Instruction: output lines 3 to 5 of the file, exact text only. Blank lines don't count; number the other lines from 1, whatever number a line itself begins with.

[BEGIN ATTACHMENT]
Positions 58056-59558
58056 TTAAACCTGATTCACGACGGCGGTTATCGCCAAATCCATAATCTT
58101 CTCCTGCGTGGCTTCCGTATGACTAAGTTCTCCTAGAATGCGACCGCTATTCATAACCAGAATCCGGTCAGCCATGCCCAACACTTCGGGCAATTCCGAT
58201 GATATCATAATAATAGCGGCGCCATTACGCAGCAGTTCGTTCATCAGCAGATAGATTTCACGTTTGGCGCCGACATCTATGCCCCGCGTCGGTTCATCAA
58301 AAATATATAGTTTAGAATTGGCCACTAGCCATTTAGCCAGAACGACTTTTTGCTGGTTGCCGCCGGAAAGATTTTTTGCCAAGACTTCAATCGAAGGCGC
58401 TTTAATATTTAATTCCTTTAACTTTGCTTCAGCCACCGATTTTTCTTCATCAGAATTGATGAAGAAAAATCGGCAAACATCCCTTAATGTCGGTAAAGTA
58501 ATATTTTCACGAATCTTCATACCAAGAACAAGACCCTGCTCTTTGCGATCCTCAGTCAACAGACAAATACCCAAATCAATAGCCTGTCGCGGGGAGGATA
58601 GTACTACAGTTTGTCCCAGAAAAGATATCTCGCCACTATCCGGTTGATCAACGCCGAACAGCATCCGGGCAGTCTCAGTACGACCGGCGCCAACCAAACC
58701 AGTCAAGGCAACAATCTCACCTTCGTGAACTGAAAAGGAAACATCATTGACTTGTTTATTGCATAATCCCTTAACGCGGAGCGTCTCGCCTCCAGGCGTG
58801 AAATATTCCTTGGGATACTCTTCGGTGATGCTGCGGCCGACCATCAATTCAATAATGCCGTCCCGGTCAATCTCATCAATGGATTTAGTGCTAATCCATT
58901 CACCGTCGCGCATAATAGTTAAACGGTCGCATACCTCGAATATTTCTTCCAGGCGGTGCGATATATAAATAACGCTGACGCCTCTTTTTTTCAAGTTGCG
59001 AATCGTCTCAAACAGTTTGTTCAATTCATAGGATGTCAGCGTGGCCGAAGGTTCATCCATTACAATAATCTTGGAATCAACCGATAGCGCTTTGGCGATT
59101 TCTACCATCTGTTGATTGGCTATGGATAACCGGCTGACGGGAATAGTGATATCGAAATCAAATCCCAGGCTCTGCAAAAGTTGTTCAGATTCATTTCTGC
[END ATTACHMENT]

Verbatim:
58101 CTCCTGCGTGGCTTCCGTATGACTAAGTTCTCCTAGAATGCGACCGCTATTCATAACCAGAATCCGGTCAGCCATGCCCAACACTTCGGGCAATTCCGAT
58201 GATATCATAATAATAGCGGCGCCATTACGCAGCAGTTCGTTCATCAGCAGATAGATTTCACGTTTGGCGCCGACATCTATGCCCCGCGTCGGTTCATCAA
58301 AAATATATAGTTTAGAATTGGCCACTAGCCATTTAGCCAGAACGACTTTTTGCTGGTTGCCGCCGGAAAGATTTTTTGCCAAGACTTCAATCGAAGGCGC